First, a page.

“There will always be a place for cute dog/cat tricks, risky guy tricks and personal enhancement/improvement content,” he predicted, “It’s the rites of passage that we as humans all experience.”
But for the serious business of business, he emphasized that Disney, Fox, Sony, HBO, Discovery and major studios around the globe already have very large and potentially lucrative libraries of superior content they can refresh/recycle for a viewing hungry audience.
These organizations see an opportunity to engage more directly with the viewer wherever he/she lives and regardless of the screen used.
In addition, Netflix, Amazon, Hulu are investing in a wide array of excellent content to build their audience base and licensing opportunities.
Then too, there are projects from the tens of thousands of very good independent filmmakers who are filling in the gaps with excellent work.
With Netflix subscriptions surpassing US cable providers early this year, many people have suggested that OTT is reaching a saturation point. However, there is still considerable growth potential since few consumers are satisfied with one source for their entertainment.
“Netflix has driven a major shift in television’s business model,” McLennan noted, “and it’s forcing everyone in the industry to both understand and be highly aware of the other person’s business – content creation, aggregation, distribution.
“Television content is no longer a disposable, short-lived commodity but is becoming an established and ever-available medium, a resource that has to be nurtured, managed, marketed and protected,” he added.
Because Wi-Fi streaming quality is improving significantly, many have suggested that consumers are abandoning their large screen sets for mobile viewing.
However, organizations like Cisco, Akamai, Ooyala and Ericsson that provide hardware/software services and monitor broadband activity find complete abandonment to be more wishful thinking by some rather than fact.
The debut and theft of HBO’s season 7 Game of Thorns showed that illegal viewing was close to the industry norm.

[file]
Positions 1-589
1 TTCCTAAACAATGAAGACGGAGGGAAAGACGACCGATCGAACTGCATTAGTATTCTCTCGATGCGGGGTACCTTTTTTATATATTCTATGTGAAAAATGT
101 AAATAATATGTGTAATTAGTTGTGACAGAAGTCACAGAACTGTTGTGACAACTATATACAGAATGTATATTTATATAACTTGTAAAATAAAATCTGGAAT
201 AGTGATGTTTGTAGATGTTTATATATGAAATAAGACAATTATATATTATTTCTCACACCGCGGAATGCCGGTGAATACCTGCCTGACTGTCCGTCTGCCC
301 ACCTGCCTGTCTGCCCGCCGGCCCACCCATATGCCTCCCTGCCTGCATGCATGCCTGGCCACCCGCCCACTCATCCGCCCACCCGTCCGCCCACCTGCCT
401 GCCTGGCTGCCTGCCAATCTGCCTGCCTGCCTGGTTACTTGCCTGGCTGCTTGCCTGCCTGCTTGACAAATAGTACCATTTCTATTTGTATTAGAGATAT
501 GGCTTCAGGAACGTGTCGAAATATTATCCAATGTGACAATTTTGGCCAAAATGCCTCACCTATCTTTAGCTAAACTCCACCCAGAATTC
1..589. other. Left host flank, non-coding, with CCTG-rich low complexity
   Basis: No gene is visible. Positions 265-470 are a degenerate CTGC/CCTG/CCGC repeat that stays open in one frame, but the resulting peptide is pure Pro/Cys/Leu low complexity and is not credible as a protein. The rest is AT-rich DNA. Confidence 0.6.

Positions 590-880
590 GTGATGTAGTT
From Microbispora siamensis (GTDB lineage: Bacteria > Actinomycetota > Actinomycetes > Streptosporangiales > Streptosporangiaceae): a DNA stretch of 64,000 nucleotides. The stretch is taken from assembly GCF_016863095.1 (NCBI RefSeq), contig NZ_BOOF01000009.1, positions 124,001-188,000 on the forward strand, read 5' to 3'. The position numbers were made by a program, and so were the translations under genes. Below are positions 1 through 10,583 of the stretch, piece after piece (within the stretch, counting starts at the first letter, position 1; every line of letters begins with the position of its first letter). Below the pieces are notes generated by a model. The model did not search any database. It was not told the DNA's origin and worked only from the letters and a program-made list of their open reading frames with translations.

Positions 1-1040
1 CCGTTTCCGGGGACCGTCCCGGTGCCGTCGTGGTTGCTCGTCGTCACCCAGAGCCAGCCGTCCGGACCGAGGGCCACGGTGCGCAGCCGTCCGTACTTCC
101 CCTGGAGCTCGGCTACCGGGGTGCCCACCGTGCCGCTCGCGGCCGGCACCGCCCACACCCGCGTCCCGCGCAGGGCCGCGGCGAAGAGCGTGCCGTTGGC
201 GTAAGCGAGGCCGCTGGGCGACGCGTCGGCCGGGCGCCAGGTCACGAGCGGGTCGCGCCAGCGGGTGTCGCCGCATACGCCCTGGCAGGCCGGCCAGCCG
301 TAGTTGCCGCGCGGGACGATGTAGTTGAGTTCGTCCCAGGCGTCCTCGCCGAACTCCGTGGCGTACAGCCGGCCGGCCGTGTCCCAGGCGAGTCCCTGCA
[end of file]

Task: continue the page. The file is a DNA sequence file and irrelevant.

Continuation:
HBO and its distribution partners around the globe addressed the challenge most content producers never think about – the technical challenge of making content available on hundreds of different on-demand platforms TV sets, PC, tablets, smartphones.
A challenge that doesn’t receive a lot of attention at IBC or other shows, is one that guarantees the success of content when it is released. But this is starting to change due to the broad appetite of all types of content and new social communities to drive attention.
What hasn’t been solved and will have to be solved/resolved by either the cooperative efforts of the service providers or a new category of service solutions is streamlining the ability of the viewer to find the content he/she wants to view … now!
Consumers spend more time choosing what VOD content they would like to watch versus what was served up to them in old-fashioned scheduled linear TV services.
When your option was a 1,000-channel/show pipe, you could quickly click through the options before you said, “There’s nothing on to watch.”
According to a recent Ericcson report, broadcast viewers spend 23 minutes a day trying to find something to watch.
However, VOD viewers spend 45 percent more time searching their services to find something to fill in the time; and when they have multiple services, that fruitless exercise of finding something they want to watch when they want to watch it can quickly double or worse.
With the explosion of quality content from studios, networks and innovative new production outlets, 4K and VR offerings combined with short form, trailers, clips and webisodes are only magnifying the problem.
Netflix solved the issue for their subscribers by introducing a rudimentary AI (augmented intelligence) solution several years ago.
By constantly improving their recommendation engine, they are close to their goal – minimize/eliminate churn by forecasting what viewers want, developing new content/eliminate old/tired content and providing intelligent viewing recommendations.
“There are a lot of exciting solutions being introduced at IBC this year, one of which is in identifying and offering a broader selection of aggregated and personalized content over IP without having to subscribe to a specific service, said McLennan. “The technology available to serve up the same content on current OTT services/channels while being economically sensitive is key to expanding audiences.
“This new ecosystem – both content and delivery– can quickly and effectively serve up targeted content recommendations to the viewer, helping to build a new behavior and potentially becoming what the TV world has been promising to become for years,” McLennan emphasized.
The disruption of the TV industry has already taken place.
Trying to attract viewers to bloated cable bundles is a rapidly becoming a thing of the past.
By incorporating robust and intelligent recommendation technology MVPD (multichannel video programming distributors) and cable systems can survive and even thrive in the new streaming video environment.
Those who can’t or won’t respond to the changing ecosystem in a positive, proactive manner had better pay attention and need to take Jonathan’s more cautionary approach, “I don’t mean to resist. I’m just tryin’ to understand.”
Time is running out.